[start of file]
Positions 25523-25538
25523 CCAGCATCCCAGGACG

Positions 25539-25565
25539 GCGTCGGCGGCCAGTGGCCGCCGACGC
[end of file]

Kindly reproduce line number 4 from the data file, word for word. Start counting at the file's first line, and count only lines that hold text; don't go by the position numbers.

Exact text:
25539 GCGTCGGCGGCCAGTGGCCGCCGACGC